- How arrogant to be in a foreign country and expect the inhabitants to speak English!
- How unacceptable not to be able to say anything in their language back to them!
- I speak 2 other languages fluently and another one conversationally - I hate not being able to say even basic things in Czech!
- They must think I am so rude and stupid!
- I just should be able to speak Czech!
I realise that most of the above thoughts are irrational. I have only been in the Czech Republic for a month and during that time I have had to do a lot of admin (endless hours on the phone to French bankers, removal firms etc) and I couldn't prepare myself and learn any Czech before I moved here, as we only found out last minute that my partner had been offered a job here. I have also found it very difficult to find a teacher for intensive day-time lessons. So, all in all, not being able to speak the language is not my fault.
I also mainly get positive reactions when I use Mluvíte anglicky? and some people seem quite pleased to be able to use their English with me. Those that don't speak English smile politely and leave me alone. I only had one bad experience, when the counter clerk in an office got annoyed that I couldn't speak Czech and started banging the desk saying "Český! Český!" BUT, I still don't feel that it's right to expect other people to speak English to me.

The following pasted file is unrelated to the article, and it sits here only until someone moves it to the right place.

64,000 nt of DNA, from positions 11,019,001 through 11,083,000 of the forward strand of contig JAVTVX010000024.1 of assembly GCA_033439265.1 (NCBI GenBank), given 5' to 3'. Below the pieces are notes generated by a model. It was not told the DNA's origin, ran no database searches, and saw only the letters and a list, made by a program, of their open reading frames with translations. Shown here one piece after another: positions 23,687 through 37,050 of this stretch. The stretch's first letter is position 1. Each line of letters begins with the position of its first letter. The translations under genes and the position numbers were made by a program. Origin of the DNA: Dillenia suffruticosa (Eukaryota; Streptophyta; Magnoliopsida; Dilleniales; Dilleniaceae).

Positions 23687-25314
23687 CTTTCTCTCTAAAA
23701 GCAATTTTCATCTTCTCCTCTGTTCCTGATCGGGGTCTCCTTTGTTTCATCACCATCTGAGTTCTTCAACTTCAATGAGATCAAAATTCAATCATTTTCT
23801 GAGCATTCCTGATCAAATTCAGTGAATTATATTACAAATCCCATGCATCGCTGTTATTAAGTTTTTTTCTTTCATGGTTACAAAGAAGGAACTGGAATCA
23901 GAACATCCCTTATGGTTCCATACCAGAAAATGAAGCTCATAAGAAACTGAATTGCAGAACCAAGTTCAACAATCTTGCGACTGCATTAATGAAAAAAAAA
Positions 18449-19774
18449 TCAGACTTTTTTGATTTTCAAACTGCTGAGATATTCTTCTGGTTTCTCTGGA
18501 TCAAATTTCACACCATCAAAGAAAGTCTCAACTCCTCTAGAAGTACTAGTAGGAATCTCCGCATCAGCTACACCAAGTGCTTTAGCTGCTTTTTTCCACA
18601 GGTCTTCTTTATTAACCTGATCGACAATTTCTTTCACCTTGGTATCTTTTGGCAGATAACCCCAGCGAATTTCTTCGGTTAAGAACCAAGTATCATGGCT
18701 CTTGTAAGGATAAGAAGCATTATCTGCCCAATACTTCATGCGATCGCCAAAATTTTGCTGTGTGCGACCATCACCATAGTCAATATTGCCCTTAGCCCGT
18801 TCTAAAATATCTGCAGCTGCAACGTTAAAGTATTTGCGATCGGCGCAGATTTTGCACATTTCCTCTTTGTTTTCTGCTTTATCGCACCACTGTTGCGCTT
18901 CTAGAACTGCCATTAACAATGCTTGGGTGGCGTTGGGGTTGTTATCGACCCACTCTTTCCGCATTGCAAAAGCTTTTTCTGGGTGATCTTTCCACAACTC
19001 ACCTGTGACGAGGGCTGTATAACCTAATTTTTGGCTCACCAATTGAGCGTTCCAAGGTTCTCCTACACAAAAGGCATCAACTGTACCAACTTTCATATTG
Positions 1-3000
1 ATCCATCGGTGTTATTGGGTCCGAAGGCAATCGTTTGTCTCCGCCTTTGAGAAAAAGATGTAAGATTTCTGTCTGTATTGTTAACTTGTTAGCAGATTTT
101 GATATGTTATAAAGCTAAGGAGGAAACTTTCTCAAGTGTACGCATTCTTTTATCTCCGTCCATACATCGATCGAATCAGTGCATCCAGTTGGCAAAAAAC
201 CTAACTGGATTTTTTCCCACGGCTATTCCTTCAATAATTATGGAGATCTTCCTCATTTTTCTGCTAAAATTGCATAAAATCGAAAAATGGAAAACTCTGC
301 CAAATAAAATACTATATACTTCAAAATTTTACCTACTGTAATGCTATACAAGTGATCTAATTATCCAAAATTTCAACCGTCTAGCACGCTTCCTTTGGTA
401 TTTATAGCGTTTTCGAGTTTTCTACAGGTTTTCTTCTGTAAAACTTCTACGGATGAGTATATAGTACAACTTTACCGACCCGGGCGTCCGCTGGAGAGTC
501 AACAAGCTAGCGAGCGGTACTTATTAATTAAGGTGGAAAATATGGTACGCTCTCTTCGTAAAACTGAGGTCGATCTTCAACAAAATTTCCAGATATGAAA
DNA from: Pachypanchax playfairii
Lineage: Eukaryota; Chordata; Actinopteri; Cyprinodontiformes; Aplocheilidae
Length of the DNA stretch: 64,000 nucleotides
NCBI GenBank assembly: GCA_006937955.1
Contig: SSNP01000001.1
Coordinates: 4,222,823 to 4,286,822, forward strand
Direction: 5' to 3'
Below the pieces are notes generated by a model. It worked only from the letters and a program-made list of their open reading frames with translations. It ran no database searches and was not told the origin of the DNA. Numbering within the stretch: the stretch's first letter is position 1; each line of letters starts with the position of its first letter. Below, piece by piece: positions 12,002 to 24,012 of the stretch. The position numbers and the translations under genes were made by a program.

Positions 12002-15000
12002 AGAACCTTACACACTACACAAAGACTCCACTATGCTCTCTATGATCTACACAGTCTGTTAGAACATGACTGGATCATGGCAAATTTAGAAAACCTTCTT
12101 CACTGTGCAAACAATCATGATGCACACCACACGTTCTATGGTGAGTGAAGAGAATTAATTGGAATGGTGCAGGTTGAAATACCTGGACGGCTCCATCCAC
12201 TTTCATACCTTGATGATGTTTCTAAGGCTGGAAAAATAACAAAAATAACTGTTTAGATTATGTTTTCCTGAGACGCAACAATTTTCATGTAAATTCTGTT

Apparently, this is not the typical expat way of thinking. Last night I was in a pub with a group of people from all over the world. It was great to talk to Germans, Russians, Romanians, Americans - you name it, they were there. I struck up a conversation with a Czech guy. When I told him about my feelings about not being able to speak Czech, he said this was the first time he had heard this in his whole life from an expat (and especially a British one) and was amazed and pleased to hear that I didn't expect everyone to speak to me in English and that I was keen to learn Czech. When I told the German guy that I was planning on learning Czech, he said "But why? You don't need it!" Why do many expats think this? To me, it's like turning up at a house party without a bottle. Sure, you can drink other people's drinks for a while, but soon they will get fed up with you and tell you "On yer bike, mate!". And rightly so.
I am really lucky in that where I am going to work in a month's time, Czech lessons are provided for free. However, I still want to learn as much Czech as I can before April, so I have signed myself up for intensive Czech lessons. Eight hours a week for the next four weeks. I'm really looking forward to it. I hope that pretty soon, Nemluvím česky will become a thing of the past.